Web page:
• As a result, you do things you wouldn't normally do: double down on positions, fighting back against trades, chasing a win, etc. 
  • This is the wrong mentality to fall into since it only increases the risk.
  • Instead, you should only be adjusting to reduce risk.

11. Non-Emotional Expected Outcomes

  • In trading, this is potentially the number one reason why people fail. 
  • If you let your emotions control your decisions, you will have a tough time weathering the drawdowns. 
  • You should always be looking for a strategy that is going to win in the long-term.
  • There is no reason for you to trade things that have a negative expected outcome. 
  • As a trader, you should be focusing on getting the things you can control right and let everything else just happen.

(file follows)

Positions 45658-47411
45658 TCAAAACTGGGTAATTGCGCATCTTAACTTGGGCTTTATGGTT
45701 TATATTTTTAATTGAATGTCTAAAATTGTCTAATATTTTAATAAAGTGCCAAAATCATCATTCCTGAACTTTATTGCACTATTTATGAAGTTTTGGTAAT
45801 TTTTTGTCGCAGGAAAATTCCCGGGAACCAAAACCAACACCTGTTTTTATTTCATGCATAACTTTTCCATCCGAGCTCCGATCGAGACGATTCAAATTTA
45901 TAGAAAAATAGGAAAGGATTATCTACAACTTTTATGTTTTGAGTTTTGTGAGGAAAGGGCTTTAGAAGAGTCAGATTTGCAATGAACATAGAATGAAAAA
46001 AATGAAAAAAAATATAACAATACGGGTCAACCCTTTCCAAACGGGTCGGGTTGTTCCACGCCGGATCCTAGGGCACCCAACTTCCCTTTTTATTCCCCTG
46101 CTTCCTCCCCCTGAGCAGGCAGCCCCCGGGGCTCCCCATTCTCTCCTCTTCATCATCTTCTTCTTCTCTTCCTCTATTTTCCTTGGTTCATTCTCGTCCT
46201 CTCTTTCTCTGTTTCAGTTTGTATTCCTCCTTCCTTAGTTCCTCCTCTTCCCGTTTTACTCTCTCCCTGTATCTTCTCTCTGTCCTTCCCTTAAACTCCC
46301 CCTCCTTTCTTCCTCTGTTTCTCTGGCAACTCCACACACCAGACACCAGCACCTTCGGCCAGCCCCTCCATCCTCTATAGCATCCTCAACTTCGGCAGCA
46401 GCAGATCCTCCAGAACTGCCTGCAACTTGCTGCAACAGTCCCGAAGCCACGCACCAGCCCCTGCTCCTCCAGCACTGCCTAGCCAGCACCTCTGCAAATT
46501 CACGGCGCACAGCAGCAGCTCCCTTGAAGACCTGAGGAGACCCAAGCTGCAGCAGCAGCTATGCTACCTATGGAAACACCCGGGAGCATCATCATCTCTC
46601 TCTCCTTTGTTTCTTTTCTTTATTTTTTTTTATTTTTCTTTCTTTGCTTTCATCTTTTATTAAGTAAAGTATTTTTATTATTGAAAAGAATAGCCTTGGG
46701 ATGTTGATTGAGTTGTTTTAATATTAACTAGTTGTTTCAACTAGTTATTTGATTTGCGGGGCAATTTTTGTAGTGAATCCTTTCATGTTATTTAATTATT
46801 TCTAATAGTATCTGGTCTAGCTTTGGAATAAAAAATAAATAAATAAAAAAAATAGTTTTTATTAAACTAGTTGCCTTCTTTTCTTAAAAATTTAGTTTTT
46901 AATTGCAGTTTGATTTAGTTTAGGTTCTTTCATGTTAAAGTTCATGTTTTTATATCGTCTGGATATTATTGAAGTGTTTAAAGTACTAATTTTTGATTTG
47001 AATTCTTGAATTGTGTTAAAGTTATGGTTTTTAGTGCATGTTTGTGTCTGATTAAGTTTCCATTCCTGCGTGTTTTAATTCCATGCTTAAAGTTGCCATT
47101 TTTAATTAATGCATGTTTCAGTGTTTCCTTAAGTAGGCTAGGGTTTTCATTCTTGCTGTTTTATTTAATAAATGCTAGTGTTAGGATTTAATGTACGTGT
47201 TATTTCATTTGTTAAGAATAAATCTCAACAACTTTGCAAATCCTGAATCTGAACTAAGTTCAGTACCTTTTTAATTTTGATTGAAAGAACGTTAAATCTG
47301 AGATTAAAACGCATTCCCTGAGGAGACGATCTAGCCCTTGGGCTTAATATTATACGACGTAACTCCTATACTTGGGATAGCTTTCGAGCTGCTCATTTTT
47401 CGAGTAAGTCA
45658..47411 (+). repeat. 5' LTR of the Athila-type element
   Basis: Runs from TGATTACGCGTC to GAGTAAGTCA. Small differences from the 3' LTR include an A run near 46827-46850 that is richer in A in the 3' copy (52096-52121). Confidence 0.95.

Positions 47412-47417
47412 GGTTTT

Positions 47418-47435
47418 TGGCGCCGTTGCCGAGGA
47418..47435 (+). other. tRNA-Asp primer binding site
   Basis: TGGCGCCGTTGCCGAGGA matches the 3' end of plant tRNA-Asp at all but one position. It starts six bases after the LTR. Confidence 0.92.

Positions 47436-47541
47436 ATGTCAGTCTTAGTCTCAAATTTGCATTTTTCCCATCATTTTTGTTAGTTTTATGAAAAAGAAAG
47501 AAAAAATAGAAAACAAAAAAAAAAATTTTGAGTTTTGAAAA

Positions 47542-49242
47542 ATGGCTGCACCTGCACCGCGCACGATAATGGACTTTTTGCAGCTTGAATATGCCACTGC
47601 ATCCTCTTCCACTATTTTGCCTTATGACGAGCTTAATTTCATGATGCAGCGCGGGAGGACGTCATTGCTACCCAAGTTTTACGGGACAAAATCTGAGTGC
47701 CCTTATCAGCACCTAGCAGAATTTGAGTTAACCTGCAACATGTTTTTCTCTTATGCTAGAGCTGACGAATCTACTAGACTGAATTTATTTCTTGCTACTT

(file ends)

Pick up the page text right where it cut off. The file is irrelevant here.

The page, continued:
• Make sure that the trades are rolling off your fingers the right way and everything else will fall into place. 
  • You have to do what is required to be successful in this business, not just what you feel like doing. 
  • Make informed decisions, not irrational ones.
    Stay the course, play the expected outcome, and only focus on the decisions you can control. 


Option Trader Q&A w/ Alex

Trader Q&A is our favorite segment of the show because we get to hear from one of our community members and help answer their questions live on the air. Today's question comes from Alex:

I recently rolled my IRA into a new trading account and I'm looking at placing some small, risk-adjusted trades. My account value is about $3,500. What target return percentage should I reasonably expect to achieve over the next year if I'm placing trades at a 70% probability level, using a 2-3% trade size allocation with about 2-3 trades per month?